Exploiting your antenna analyser #21

A correspondent wrote about the apparent conflict between Exploiting your antenna analyser #11 and Alan, K0BG’s discussion of The SWR vs. Resonance Myth. Essentially the correspondent was concerned that Alan’s VSWR curve was difficult to understand.

K0BG’s pitch

For convenience, here is the relevant explanation.

By definition, an antenna’s resonant point will be when the reactive component (j) is equal to zero (X=Ø, or +jØ). At that point in our example shown at left, the R value reads 23 ohms, and the SWR readout will be 2.1:1 (actually 2.17:1). If we raise the analyzer’s frequency slightly, the reactive component will increase (inductively) along with an increase in the resistive component, hence the VSWR will decrease, perhaps to 1.4:1. In this case, the MFJ-259B is connected to an unmatched, screwdriver antenna mounted on the left quarter panel, and measured through a 12 inch long piece of coax. This fact is shown graphically in the image at right (below).


Clip 201

Note that the graph is unscaled, and that frustrates interpretation. The text is also not very clear, a further frustration. It is easy to draw a graph… but is the graph inspired by a proposition or is it supporting evidence.

My interpretation

The text hints that Z is measured at the antenna input at some frequency where R=23, X=0, and the indicated VSWR is 2.1. Alan correctly notes VSWR(50) for a load of 23+j0Ω is 2.17, so there appears to be some small error in the instrument’s display of one or more of the quantities.

He goes on to state that increasing frequency a little the reactive component will increase (inductively) along with an increase in the resistive component.

This behaviour is most unlike the feed point impedance of a heavily loaded mobile whip (as indicted by the value of R at resonance). Loaded short monopoles near resonance typically show a value of R (at the feed point) that changes only very slowly as frequency increases and X that changes relatively quickly with frequency from negative below resonance to positive above resonance.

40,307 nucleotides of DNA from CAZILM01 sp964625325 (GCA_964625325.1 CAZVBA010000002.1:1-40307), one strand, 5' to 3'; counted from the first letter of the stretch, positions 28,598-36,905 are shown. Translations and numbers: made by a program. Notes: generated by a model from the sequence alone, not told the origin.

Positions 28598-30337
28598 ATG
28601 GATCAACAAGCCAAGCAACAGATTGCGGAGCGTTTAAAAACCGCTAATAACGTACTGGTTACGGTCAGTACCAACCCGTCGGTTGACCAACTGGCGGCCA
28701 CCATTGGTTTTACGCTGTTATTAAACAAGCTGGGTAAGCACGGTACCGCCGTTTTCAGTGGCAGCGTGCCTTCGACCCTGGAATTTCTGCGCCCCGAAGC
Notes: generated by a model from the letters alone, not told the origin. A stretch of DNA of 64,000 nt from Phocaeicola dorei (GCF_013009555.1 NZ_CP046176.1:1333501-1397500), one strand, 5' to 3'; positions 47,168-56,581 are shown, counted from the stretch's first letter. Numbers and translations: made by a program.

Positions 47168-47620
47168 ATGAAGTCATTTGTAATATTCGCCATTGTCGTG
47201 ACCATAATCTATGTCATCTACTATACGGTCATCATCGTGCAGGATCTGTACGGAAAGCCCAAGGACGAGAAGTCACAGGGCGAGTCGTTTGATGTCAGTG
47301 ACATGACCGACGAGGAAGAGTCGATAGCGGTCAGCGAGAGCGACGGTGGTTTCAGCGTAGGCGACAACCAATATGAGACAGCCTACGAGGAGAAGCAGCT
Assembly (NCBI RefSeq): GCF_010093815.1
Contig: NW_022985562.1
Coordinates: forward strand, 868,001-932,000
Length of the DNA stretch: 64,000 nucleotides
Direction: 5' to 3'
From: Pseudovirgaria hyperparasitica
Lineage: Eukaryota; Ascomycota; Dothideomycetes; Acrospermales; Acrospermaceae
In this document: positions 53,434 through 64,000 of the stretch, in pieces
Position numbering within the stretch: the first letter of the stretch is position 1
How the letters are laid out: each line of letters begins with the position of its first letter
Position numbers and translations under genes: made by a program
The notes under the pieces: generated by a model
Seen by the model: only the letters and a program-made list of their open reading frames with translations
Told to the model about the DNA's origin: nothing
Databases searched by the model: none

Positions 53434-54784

Screenshot - 17_01_16 , 09_28_44

Above is the measured feed point impedance of a MobileOne M40-1 helically loaded 1.5m monopole in the roof of a vehicle. (Forget the blue curve, Rigexpert’s Antscope software does not allow it to be turned off… it is their concession to the ham market that wants to think of impedance as a scalar quantity.)

Concentrate on the red R curve and green X curve:

  • R is almost constant, but it does increase by a very small amount (perhaps 1Ω) from left to right;
  • X increases from around -40Ω to +40Ω from left to right, a change of perhaps 80 times that of R.

The consequence of the fact that R is changing, albeit VERY slowly about resonance is that resonance (ie X=0) does NOT coincide EXACTLY with minimum VSWR.

Screenshot - 19_06_16 , 16_53_19

Above is the VSWR curve, and VSWR is reported as 2.39 at resonance (X=0), and in fact minimum VSWR occurs 1kHz higher, it is 2.38. This is based on field measurement of a real antenna, and although minimum VSWR does not occur exactly at resonance, it is so close to it with this type of antenna that you are unlikely to notice the difference in the field. (Apologies that the cursor is not visible in the graph above, one of the many defects of Rigexpert’s Antscope is that it does not show the cursor when it coincides with a grid line, 7.065MHz in this case.)

Resonance of the antenna is in this example indicated by X approximately equal to zero, and is at 7.065MHz, not one kHz higher or lower.

Alan’s point about measurement through 12″ (0.3m) of coax is not very clear.

Some simple facts of measuring through 0.3m of RG58A/U coax in the M40-1 example:

  • the plot of R and X will be different because the effect of standing waves on the line; and
  • the plot of VSWR will be different, but by so little that you are unlikely to notice it in this type of scenario.

Screenshot - 19_06_16 , 17_02_41

Above is the VSWR curve as would be observed looking into 0.3m of RG58A/U coax. If you look really hard, you will see that it is different, and most notably is that Zin at 7.065MHz (the resonant frequency measured earlier of the antenna) is 21.2+j2.9Ω. In fact, X=0 looking into that coax occurs at approximately 7.061MHz.

Alan advises Because of this issue, the SWR readout of any antenna analyzer should be ignored while attempting to match a mobile antenna!

This example with real measurements of a real antenna demonstrates quite the opposite. Looking into the coax, the best indication of resonance of the antenna is minimum VSWR looking into the coax. Indeed it is an error to tune the antenna for X=0 at an arbitrary remote point.

Don’t take my word for it, get your antenna analyser out and conduct a careful experiment. Get familiar with the equipment you use. Make some similar measurements. Be careful that the measurements are valid, particularly that you do not disturb the thing you are measuring… that can give very confusing results (Exploiting your antenna analyser #9).

Watch the blog for continuing postings in the series Exploiting your antenna analyser. See also Exploiting your antenna analyser – contents.